The size and scope of New York City’s bus system is unparalleled, with 5,700 buses, 330 routes, and 15,000-plus stops serving well over two million passengers each day, which is more than the combined daily ridership of LIRR, MetroNorth, PATH, and New Jersey Transit.
The report found that MTA buses are now the slowest in the nation among large cities. In fact, bus service can often be slower than walking speed, with the average New York City Transit bus traveling a dismal 7.4 miles per hour ons local, SBS, and express routes.
As service deteriorated, the MTA bus system lost 100 million passenger trips in the last eight years. That decline is most prevalent in Manhattan, where ridership is down 16 percent since 2011, and Brooklyn, which has seen a 4 percent decline over the same time period. According to Stringer, the decline is happening at a time when NYC’s economy and commuting patterns are changing, with increased job growth outside of Manhattan that necessitates new routes. From 2006 to 2016, the number of jobs located in Brooklyn jumped by 49 percent, and in Queens by 34 percent.“If we’re going to have a thriving economy tomorrow, we need to rebuild our bus system today,” said Stringer. “Of course we have to focus on our subways, but we need to have a bus system that is the envy of the world,”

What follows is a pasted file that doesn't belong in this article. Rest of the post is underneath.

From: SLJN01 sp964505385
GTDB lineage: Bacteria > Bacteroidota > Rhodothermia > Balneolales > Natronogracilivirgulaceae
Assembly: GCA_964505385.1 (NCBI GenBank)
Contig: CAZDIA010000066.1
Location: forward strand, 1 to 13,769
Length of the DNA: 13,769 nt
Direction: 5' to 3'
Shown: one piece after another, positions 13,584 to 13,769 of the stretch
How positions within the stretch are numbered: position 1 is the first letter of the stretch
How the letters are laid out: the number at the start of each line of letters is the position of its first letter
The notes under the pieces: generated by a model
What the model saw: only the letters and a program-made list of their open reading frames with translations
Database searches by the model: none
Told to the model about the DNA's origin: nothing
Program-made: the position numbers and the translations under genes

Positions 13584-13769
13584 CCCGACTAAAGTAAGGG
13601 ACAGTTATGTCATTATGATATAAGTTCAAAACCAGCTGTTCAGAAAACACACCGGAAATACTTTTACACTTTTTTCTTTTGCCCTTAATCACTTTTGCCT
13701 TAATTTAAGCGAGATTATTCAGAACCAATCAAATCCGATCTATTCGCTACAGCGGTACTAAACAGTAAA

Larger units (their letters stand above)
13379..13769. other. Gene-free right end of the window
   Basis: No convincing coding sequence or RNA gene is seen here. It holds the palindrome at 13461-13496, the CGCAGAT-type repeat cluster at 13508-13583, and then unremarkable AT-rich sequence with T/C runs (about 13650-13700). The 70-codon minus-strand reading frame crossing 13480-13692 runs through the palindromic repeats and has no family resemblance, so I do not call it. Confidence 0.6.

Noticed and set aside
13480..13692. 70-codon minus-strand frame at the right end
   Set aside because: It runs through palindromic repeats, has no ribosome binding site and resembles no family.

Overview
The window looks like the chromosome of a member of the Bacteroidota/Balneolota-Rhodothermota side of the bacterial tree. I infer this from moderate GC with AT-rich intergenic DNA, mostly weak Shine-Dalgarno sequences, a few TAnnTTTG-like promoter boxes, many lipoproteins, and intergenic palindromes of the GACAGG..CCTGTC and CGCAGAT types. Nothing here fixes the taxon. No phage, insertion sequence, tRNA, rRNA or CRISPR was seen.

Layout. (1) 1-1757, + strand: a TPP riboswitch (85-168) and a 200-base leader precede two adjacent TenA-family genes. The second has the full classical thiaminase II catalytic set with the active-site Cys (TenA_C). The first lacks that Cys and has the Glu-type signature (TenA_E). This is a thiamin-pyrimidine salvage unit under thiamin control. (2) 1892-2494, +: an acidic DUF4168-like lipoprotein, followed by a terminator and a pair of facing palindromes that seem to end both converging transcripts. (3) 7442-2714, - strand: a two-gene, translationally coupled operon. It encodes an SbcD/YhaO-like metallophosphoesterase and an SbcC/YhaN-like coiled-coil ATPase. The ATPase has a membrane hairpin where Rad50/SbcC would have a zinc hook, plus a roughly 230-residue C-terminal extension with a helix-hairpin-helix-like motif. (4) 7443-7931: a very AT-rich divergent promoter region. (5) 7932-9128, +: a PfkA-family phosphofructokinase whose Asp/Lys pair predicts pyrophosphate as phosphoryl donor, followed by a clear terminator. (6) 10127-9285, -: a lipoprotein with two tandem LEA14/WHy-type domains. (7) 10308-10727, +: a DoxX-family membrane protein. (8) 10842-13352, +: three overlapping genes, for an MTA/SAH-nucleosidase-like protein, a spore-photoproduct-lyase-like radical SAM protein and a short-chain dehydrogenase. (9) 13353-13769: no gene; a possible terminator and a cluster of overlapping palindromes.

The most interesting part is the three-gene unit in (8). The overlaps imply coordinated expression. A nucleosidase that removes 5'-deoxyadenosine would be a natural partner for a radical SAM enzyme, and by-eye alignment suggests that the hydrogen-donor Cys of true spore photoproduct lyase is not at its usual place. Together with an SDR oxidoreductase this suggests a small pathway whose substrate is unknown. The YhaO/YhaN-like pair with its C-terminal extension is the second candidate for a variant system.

In total there are 12 neighborhoods that offer significantly more jobs but remain significantly underserved by bus and subway service. Neighborhoods like Williamsburg, Greenpoint, Red Hook, and the two Queens airports remain underserved by the bus system.
To improve the bus system, Stringer’s report calls for a comprehensive review of the bus network to better align with new job centers and changing neighborhood demographics, and enhanced coordination between the MTA and Department of Transportation (DOT).
The comptroller urged the MTA to increase the frequency of buses in “off-peak” hours and overhaul its scheduling guidelines to better service the rapid growth of the health, hospitality, retail, food services, and cultural sectors.
He also called on DOT and MTA to expedite the implementation of Transit Signal Priority along bus routes, as well as improve the maintenance, enforcement and design of bus lanes, and place greater emphasis on bus lanes outside of SBS corridors.
“By unleashing innovative technologies, as well as honing in on strategies that improve reliability and service, we can change the game for New Yorkers,” said Stringer. This cannot be a problem that is swept under the rug. The status quo is unacceptable.”